The mistake that many services organizations make is trying to sell the same services to customers, at reduced costs to themselves, but increased costs to their customers. Customers will typically see this apparent disparity and question their services providers as to why they should have to pay more for something that costs their vendors less!

What basically needs to happen is for the services organizations to move away from traditional Service Level Agreement (SLS) pricing, to an outcome-based pricing model, such as “power by the hour”, “airplanes in the air” or “x levels of output”, rather than “y hours of service coverage”. Remember the “bullion” pricing model (i.e., Platinum, Gold, Silver, Bronze)? It bit the dust (in most cases) years ago. So, too, will traditional Service Level Agreements (SLAs) as they are replaced by outcome-based services agreements.

The best current examples of this are, as noted, are selling “uptime as a service”, rather than merely “throwing hours of support” at customers – a rifle shot, rather than a scattergun approach to selling services.

Q7:   What do you see as IoT’s impact on service lifecycle management? 

Many services organizations say they offer total Service Lifecycle Management (SLM) support, but many still only offer Field Service Management (FSM) solutions in terms of field service and support, preventive maintenance, and meager parts and inventory management.

However, the IoT, in some cases for the first time, now empowers FSOs to provide “true” Lifecycle Management for their services customers – essentially “cradle to grave” support for all of their systems and devices, throughout all of their day-to-day usage and applications.

How does the IoT do this? Basically, by automating the entire services management process, end-to-end, from data collection, through device monitoring, problem identification and resolution, routine and ad hoc maintenance services, predictive and pre-emptive maintenance, parts/inventory management – and even “end-of-life” product support! SLM is more than FSM – and the IoT can support all of the organization’s SLM services processes.

Q8:   How will IoT change how companies package and deliver their services?

The IoT is more likely to change the way in which services organizations deliver their services, first; and the way they package them, second.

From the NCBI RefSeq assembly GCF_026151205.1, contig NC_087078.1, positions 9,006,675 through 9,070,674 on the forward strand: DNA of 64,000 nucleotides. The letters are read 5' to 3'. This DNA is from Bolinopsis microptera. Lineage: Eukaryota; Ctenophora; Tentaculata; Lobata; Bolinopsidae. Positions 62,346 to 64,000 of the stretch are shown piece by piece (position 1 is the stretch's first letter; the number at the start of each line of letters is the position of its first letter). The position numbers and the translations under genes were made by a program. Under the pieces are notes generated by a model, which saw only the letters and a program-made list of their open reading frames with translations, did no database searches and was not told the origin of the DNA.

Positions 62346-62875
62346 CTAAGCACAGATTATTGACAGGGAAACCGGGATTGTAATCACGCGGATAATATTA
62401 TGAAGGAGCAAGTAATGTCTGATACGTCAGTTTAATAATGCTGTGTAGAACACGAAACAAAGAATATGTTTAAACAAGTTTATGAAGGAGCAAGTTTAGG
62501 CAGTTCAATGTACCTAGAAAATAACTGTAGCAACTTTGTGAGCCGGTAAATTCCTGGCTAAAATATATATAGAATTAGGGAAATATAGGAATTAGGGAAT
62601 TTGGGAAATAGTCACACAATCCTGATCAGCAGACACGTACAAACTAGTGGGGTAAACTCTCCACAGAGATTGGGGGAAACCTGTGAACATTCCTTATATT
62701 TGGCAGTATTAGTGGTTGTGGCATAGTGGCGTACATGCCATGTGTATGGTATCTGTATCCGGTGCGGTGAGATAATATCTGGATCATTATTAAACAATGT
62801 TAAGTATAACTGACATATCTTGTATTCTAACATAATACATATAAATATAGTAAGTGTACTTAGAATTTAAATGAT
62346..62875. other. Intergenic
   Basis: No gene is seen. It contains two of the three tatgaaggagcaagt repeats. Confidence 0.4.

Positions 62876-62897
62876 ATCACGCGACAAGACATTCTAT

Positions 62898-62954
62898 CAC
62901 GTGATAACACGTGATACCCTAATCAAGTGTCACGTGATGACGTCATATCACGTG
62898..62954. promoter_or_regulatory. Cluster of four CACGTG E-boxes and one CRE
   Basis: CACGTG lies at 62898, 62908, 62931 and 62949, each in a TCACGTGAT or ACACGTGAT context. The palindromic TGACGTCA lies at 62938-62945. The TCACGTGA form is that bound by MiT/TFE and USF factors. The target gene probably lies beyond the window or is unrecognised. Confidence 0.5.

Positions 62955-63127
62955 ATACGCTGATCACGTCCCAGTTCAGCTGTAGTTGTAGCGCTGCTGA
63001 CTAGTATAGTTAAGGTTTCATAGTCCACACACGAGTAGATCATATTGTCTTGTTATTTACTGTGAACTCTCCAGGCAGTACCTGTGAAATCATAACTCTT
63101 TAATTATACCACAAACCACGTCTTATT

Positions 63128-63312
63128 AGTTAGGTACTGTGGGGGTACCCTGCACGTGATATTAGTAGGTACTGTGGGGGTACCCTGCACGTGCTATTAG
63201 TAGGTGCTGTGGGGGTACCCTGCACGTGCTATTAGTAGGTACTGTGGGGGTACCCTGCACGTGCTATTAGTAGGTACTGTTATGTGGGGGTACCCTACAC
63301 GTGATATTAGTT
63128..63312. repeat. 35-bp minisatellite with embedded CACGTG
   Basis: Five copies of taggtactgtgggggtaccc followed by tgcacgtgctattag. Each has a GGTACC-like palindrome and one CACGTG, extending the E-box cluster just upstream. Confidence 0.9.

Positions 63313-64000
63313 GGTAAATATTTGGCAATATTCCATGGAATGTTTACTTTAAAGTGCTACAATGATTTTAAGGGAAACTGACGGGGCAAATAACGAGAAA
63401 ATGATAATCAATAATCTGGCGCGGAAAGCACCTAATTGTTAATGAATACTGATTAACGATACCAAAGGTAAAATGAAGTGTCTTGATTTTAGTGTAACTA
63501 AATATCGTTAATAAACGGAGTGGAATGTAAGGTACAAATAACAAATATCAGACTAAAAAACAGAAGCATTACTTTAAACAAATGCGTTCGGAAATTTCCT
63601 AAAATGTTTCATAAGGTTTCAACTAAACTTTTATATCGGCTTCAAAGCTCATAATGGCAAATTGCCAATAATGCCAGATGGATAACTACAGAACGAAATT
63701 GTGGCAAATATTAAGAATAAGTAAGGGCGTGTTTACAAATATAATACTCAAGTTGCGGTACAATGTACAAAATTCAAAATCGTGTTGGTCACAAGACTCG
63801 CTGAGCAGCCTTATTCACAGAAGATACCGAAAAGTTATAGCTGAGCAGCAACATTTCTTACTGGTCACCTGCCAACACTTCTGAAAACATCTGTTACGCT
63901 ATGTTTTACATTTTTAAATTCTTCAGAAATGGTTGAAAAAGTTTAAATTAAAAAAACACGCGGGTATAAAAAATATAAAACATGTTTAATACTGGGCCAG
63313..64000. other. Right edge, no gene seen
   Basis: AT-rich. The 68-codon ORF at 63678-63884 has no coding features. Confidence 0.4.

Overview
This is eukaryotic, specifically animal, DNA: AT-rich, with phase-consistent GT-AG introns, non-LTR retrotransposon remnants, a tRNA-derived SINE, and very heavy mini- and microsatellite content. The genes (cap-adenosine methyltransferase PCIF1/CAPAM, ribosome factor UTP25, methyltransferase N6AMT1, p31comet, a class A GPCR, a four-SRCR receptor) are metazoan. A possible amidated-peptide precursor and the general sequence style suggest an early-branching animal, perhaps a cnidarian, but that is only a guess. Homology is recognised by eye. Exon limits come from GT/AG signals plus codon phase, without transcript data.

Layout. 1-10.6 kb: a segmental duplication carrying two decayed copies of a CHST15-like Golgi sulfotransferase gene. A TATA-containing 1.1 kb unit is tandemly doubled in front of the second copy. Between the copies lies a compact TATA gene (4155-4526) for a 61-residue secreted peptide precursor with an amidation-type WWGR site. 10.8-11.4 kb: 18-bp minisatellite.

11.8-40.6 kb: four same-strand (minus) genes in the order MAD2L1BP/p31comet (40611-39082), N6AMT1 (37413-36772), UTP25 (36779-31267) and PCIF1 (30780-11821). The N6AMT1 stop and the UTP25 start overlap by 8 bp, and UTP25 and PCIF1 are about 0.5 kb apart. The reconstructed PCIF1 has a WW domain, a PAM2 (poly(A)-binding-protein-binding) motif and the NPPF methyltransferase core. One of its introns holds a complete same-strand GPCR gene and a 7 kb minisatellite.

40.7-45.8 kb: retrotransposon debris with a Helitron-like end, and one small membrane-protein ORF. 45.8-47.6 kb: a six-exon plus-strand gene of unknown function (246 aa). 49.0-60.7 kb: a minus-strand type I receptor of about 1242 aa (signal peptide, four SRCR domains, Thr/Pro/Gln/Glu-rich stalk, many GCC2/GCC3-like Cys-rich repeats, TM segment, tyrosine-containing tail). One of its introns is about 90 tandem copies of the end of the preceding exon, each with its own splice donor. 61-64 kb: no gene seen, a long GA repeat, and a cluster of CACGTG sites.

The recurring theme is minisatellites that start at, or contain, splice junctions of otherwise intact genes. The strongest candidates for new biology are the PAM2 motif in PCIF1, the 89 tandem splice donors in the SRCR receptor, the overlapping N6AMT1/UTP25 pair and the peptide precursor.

By that, I mean that, first, the IoT will allow services organizations to perform more maintenance and repair service remotely, rather than on-site – and the growing use of predictive diagnostics will continue to reduce the need for on-site services (in some cases, at all) over time. As a result, many services customers may not even know that their systems or equipment have been serviced, as everything that was needed was either performed remotely – or did not need to be performed at all (i.e., through routine monitoring and minor calibrations or maintenance “tweaks”, etc.).

Through the use of a customer portal, customers can typically gain full visibility of exactly what types of maintenance have been performed, on which systems, at what times, and with what results. However, those customers not electing to utilize their customer portals (or if their services provider does not offer that capability) will have virtually no visibility as to the extent of the maintenance that has been performed. This ultimately becomes problematic for some services organizations that must then report what they have done for the customer – and try to convince them that by doing so, there was added value provided.

Packaging the “new” way of providing services through an IoT-powered FSM, or SLM, involves an entirely new way of delivering services to customers. For example, instead of providing a certain number of hours of support, within a designated time window, and providing a “guaranteed” uptime percent (i.e., or you don’t have to pay your services contract fee that month), some organizations are now selling uptime – period.

Instead of throwing service contract hours at an aviation customer, they now provide “airplanes in the air” to this segment. Similarly, instead of selling a standard SLA to a wind farm customer, they are selling “power by the hour”. Instead of selling standard SLAs for extermination services, they’re selling a “rodent-free” environment. And so on.

However, this ”new” way of packaging services will be difficult for some services organizations to deliver – and for many customers to acclimate to. It will take time, and it will not be an easy conversion for some. But, it is the way of the present already, in many cases – let alone for the future.

Q9:   What specific steps should organizations take now in order to ride this transformation?